On June 1st, I showed up to this small telco and met Dylan, his father Marcos, and several of his friends to help dismantle the switch and prepare it to be loaded onto a truck. One of his friends, Phil McCarter, is known to telephone switch collectors. He has preserved several electro-mechanical switching systems and has made YouTube videos on his efforts. He is also a retired Telephone Central Office technician, and that’s where his expertise really helped out with the careful de-cabling and removal of the 5ESS from this small central office. We also had Joe Z, who performed a similar dismantling of a DMS-100 (the SL-100 PBX version) a couple of years previous.
These pictures tell the story better than words. We basically had to undo everything that went into making this switch work. We had to dismantle all the cabling, unhook all the cabinets, and load everything on a truck. There were three rows and 17 cabinets in all. Not only that, we also had to box up a lot of spare 5ESS parts that were no longer needed by this telco. We started on a Wednesday, and by the following Monday it was all loaded onto a truck.
The goal is to eventually hook this all back up again and bring it onto the PSTN. It’s not sure exactly where or when this will happen, but we’re looking forward to the day when this will occur. The #5ESS is worth saving, and this is one prime example of the way to do it. I’m glad that I was invited to be part of the event to document it for posterity.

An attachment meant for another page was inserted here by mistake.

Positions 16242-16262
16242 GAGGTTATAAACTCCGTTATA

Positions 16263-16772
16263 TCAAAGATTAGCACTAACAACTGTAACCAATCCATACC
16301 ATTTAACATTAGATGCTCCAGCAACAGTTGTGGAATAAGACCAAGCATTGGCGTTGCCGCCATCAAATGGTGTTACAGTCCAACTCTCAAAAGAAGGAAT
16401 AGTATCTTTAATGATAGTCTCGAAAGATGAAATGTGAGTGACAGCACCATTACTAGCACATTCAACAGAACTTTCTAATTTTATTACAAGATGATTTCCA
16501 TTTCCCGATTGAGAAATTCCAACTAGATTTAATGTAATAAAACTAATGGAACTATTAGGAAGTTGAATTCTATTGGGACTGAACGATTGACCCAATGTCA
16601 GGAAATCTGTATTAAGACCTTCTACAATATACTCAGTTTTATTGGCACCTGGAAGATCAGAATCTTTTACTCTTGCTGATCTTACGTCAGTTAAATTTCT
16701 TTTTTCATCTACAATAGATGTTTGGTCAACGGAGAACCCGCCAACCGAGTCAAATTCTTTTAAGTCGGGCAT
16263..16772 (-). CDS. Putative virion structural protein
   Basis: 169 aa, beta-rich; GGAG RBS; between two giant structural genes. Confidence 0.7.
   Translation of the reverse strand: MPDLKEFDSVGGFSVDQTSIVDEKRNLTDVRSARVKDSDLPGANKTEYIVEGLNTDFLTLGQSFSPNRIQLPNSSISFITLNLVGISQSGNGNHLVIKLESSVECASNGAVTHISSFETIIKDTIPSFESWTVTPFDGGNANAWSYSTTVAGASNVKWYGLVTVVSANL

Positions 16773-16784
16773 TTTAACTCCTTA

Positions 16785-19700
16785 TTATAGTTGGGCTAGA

Thanks (and greets) to the following:
Click on any picture below for a larger version
Other Telephone Historical Pages
Preserving a 5ESS Switch for Posterity
In June 2023, Telephone World was invited to witness the dismantling of a #5ESS switch for the purposes of preservation. We took plenty of pictures!
AT&T Crash of 1990
An excerpt from a magazine with details of the “crash” of the AT&T long distance network in January 1990.
Morris, IL Electronic Switch Experiment
A technical history for the first “electronic” switching system field trial experiment in Morris, IL from 1958 to 1962.
History of the (former) North Pittsburgh Telephone Company
An unofficial technological history of the former North Pittsburgh Telephone Company in Gibsonia, PA (suburban Pittsburgh) from its origins to when it ceased to exist.
Telephone Signaling System Technologies Past & Present
Details on the signaling methods used within the North American telephone network to allow central office and tandem systems to “talk” with each other.
Telephone Transmission Technologies Past & Present
Details on the physical means on how a telephone call is handled through the network between different systems.
Old Bell System Operator Routing Codes
A historical listing of old routing codes that Bell System (AT&T Long Lines) operators used to use that performed special functions within the toll network.
Old Number 4 Crossbar Toll Tandem List
An extensive historical listing of Bell System Number 4 Crossbar (#4XB) toll tandem systems from the 1940s to the 1980s.
Other Telephone History
Technological history on various telephone company systems from the webmaster’s personal perspective over the last 40 years.
Various videos from YouTube that we’ve found that showcase telephone history.
Pink Floyd’s “Young List” Explained and Demystified
A very thorough explanation of the sounds that you hear during the telephone call part of Pink Floyd’s “Young Lust” from 1979.
867-5309/Jenny in All US and Canadian Area Codes
Ever wonder what happens when you dial 867-5309 in all the active Area Codes in the US and Canada?